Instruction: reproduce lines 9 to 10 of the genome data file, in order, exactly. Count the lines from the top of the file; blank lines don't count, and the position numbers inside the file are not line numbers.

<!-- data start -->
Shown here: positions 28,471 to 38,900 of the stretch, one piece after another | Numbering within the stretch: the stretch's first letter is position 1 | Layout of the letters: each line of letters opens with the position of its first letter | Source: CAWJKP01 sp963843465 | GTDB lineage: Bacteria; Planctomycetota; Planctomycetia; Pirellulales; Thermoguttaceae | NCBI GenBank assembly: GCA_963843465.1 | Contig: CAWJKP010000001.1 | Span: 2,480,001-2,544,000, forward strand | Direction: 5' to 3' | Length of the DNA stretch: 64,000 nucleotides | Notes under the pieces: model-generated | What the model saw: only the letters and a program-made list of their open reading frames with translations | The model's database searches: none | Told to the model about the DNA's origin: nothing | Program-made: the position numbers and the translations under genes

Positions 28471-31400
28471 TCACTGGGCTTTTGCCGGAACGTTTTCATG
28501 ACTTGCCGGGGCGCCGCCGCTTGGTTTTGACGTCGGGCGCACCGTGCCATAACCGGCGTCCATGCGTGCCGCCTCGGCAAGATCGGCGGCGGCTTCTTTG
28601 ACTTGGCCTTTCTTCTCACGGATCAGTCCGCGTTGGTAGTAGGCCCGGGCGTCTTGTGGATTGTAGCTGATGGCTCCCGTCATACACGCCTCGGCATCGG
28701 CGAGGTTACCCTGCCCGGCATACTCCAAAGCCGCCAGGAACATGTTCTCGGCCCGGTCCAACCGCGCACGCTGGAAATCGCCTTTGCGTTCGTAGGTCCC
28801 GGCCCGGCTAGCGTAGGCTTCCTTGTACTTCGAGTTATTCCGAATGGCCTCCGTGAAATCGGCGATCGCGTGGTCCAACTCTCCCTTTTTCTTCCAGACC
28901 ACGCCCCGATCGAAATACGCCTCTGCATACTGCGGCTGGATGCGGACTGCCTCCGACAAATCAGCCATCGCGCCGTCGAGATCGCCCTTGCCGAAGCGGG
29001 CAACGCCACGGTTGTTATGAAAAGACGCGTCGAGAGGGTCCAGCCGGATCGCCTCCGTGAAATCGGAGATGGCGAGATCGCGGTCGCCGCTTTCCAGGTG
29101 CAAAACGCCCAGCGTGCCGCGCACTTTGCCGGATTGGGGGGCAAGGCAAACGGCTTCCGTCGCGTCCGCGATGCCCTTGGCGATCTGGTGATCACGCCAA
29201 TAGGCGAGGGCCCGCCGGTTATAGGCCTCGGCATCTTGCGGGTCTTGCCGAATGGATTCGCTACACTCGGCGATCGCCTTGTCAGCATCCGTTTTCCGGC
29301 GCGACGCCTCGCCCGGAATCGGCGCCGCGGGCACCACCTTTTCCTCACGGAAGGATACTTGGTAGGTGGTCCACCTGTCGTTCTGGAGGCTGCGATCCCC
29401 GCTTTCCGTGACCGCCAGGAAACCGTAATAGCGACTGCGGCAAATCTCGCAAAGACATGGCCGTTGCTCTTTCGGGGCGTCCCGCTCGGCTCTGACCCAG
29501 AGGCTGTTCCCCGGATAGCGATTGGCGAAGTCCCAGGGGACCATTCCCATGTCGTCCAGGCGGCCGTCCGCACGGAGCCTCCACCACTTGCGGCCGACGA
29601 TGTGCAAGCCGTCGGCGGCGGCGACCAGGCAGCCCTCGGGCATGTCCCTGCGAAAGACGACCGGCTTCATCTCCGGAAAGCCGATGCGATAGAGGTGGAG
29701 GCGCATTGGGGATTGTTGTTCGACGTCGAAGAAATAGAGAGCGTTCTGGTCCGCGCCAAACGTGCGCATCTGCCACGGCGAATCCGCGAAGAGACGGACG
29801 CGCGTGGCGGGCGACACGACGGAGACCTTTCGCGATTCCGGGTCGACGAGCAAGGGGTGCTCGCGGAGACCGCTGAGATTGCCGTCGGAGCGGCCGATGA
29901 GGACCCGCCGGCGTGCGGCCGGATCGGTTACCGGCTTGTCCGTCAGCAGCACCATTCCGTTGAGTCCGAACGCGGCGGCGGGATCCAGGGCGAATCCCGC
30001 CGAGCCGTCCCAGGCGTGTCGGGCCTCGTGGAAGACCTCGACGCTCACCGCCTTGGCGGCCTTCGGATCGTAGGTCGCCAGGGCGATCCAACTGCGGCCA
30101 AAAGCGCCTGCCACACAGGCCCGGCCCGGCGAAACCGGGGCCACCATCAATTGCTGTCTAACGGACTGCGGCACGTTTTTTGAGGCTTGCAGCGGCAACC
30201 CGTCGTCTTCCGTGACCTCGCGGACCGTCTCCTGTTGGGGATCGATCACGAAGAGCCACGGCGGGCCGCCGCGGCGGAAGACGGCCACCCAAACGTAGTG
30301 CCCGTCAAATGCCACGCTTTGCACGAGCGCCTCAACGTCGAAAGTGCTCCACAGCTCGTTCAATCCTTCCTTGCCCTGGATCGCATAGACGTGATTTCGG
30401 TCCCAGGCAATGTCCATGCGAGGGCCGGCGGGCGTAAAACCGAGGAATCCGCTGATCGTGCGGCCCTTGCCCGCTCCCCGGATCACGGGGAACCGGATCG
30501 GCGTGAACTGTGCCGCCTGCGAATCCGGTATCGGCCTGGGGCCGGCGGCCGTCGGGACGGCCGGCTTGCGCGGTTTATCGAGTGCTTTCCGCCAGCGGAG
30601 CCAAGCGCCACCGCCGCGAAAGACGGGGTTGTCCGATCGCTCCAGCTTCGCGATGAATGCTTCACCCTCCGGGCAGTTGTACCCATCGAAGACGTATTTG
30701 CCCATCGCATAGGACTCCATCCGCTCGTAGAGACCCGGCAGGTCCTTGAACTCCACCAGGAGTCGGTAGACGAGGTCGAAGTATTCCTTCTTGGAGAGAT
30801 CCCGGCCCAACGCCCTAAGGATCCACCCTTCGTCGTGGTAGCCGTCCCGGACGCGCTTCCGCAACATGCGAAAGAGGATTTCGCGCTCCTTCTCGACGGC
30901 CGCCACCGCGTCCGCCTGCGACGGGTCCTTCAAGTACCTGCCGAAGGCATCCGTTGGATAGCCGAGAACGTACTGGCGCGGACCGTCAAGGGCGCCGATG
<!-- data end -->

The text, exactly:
29001 CAACGCCACGGTTGTTATGAAAAGACGCGTCGAGAGGGTCCAGCCGGATCGCCTCCGTGAAATCGGAGATGGCGAGATCGCGGTCGCCGCTTTCCAGGTG
29101 CAAAACGCCCAGCGTGCCGCGCACTTTGCCGGATTGGGGGGCAAGGCAAACGGCTTCCGTCGCGTCCGCGATGCCCTTGGCGATCTGGTGATCACGCCAA